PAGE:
Schumer demands GOP investigate, issue subpoena over whistleblower complaint

Schumer, in a letter to Senate Majority Leader Mitch McConnellAddison (Mitch) Mitchell McConnellOn The Money: McConnell says he would give Trump-backed coronavirus deal a Senate vote | Pelosi, Mnuchin see progress, but no breakthrough | Trump, House lawyers return to court in fight over financial records Progress, but no breakthrough, on coronavirus relief LGBTQ voters must show up at the polls, or risk losing progress MORE (R-Ky.), said Republicans should "fulfill your constitutional duty" in the wake of the whistleblower complaint, which has not been divulged to Congress. 
"In the face of this dire warning and the Trump Administration’s effort to cover it up, the Republican-led Senate has remained silent and submissive, shying away from this institution’s constitutional obligation to conduct oversight," Schumer wrote. 
"The Republican Senate’s 'see no evil, hear no evil' attitude toward such a serious national security concern is unacceptable and must change," he added.
Schumer's letter comes amid reports that both Trump and his attorney Rudy GiulianiRudy GiulianiTrump remarks put pressure on Barr Trump demands Barr investigate Hunter Biden 50 former intelligence officials warn NY Post story sounds like Russian disinformation MORE have attempted to persuade Ukrainian President Volodymyr Zelensky to investigate former Vice President Joe BidenJoe BidenBiden holds massive cash advantage over Trump ahead of Election Day Tax records show Trump maintains a Chinese bank account: NYT Trump plays video of Biden, Harris talking about fracking at Pennsylvania rally MORE or his son.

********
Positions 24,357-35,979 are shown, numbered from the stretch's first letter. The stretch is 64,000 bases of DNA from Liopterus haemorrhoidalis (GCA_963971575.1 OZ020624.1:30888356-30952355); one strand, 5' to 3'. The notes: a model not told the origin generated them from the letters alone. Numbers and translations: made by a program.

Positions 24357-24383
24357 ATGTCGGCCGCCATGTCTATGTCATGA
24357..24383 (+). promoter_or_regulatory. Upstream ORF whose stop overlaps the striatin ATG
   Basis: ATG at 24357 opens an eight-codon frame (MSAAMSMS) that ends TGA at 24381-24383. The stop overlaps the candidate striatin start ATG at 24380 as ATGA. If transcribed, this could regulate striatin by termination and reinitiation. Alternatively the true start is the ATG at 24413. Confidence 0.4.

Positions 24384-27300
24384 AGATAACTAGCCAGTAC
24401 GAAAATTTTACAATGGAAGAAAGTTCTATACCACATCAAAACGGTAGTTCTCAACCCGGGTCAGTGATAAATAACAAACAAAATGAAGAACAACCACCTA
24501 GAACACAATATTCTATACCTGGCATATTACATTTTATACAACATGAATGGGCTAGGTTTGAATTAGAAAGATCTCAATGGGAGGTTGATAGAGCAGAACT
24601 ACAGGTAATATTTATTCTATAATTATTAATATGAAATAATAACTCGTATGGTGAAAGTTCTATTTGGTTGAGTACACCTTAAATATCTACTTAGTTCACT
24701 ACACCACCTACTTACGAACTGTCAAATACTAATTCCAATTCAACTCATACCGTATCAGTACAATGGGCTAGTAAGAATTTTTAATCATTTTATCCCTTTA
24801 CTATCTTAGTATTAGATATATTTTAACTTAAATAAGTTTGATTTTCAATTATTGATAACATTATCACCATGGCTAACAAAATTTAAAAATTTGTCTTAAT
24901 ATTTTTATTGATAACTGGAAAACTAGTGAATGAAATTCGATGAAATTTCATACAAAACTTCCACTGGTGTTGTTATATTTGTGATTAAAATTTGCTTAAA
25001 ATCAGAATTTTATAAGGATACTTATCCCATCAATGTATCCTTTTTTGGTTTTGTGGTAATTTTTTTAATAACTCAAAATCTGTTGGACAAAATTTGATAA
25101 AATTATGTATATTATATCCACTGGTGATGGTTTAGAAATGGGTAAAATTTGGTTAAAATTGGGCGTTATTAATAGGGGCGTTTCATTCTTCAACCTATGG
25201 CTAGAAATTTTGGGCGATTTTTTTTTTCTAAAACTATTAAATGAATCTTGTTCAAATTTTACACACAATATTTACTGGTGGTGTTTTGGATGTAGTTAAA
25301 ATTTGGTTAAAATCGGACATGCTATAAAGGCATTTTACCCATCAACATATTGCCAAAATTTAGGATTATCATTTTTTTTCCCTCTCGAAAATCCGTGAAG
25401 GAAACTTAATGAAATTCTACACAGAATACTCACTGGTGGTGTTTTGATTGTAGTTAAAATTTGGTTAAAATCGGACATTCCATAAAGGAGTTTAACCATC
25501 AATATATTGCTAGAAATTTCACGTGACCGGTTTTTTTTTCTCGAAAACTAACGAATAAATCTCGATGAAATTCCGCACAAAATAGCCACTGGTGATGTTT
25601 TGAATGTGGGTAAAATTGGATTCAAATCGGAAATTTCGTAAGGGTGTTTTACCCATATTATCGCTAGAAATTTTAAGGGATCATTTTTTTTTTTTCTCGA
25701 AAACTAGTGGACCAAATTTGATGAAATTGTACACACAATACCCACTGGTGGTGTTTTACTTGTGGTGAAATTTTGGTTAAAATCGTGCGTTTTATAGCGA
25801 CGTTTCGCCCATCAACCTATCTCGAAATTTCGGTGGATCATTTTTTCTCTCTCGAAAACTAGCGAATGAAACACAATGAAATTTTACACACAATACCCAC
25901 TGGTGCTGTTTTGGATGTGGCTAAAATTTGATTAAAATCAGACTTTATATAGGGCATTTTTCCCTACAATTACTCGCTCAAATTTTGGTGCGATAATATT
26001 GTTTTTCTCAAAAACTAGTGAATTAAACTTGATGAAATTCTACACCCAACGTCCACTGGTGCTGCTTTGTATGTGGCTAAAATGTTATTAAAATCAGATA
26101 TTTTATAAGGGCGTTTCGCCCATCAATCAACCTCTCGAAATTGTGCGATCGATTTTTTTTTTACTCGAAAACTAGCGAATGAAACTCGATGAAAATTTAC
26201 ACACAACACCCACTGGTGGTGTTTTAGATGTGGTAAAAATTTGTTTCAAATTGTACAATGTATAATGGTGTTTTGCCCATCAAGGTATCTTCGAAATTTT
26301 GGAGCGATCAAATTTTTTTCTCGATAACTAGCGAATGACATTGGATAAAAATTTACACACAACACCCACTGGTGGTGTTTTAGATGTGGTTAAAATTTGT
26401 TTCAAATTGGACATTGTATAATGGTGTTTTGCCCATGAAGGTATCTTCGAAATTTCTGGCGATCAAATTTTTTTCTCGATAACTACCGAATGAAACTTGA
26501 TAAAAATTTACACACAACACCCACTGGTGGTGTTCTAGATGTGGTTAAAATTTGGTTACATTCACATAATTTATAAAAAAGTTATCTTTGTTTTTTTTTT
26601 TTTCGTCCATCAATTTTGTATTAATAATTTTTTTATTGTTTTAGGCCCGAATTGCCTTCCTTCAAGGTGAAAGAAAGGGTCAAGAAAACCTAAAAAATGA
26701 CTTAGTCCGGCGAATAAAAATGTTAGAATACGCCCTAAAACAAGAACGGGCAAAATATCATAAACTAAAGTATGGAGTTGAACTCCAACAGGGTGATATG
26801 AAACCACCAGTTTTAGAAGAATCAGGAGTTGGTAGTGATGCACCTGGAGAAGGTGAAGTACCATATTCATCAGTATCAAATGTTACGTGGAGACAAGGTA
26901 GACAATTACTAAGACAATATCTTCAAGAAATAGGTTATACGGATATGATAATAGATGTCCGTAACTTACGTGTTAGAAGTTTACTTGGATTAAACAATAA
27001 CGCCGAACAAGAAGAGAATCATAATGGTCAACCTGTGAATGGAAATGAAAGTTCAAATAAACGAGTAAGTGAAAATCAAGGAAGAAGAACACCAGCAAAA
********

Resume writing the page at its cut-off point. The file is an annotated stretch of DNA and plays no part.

Schumer, in his letter to McConnell, wants Senate Republicans to hold a hearing about the whistleblower complaint, including having acting Director of National Intelligence Joseph Maguire, acting Office of Management and Budget Director Russell Vought and Secretary of State Mike PompeoMichael (Mike) Richard PompeoWar in the Caucasus: What happens without US leadership — but a chance to get it right Pompeo to meet separately with Azerbaijan, Armenia top diplomats Taking aim at online anti-Semitism MORE testify before a Senate committee. 
Schumer also wants Republicans to issue a subpoena to force the administration to hand over the whistleblower complaint, and for the Justice Department to provide copies of any legal guidance it's given the administration on providing Congress with the whistleblower complaint. 
"This is a whistleblower complaint that has been labeled 'urgent' and 'credible' not by Democrats, but by a senior-level Trump appointee. It is the Senate’s duty to take this national security matter seriously and to take action now," Schumer added in his letter. 
Members of the House Intelligence Committee received a briefing last week from the intelligence community's inspector general but did not receive information about the complaint's contents. Maguire has refused to provide the information to the committee or comply with House Intelligence Committee Chairman Adam SchiffAdam Bennett SchiffGreenwald slams Schiff over Biden emails on Fox Hillicon Valley: DOJ accuses Russian hackers of targeting 2018 Olympics, French elections | Federal commission issues recommendations for securing critical tech against Chinese threats | House Democrats slam FCC over 'blatant attempt to help' Trump Federal commission issues recommendations for securing critical tech against Chinese threats MORE's (D-Calif.) request that he hand over the complaint. 
Schumer also wants the White House to identify which official sought to delay $250 million in aid to Ukraine and for Trump to release the transcript of his call with Zelensky. 
The White House has, so far, not released a transcript of the call. Trump suggested on Sunday that the topic of discussion during his call with Zelensky “was largely the fact that we don't want our people like Vice President Biden and his son [contributing] to the corruption already in the Ukraine.”
Senate Republicans have for the most part remained silent about the whistleblower complaint and the ongoing battle between House Democrats and the White House for it to be shared with Congress. 

“I would urge him to continue to be as transparent as possible and tell us as much as he can without compromising executive privilege so that we can understand what happened,” he said during a radio interview with Hugh Hewitt on Monday.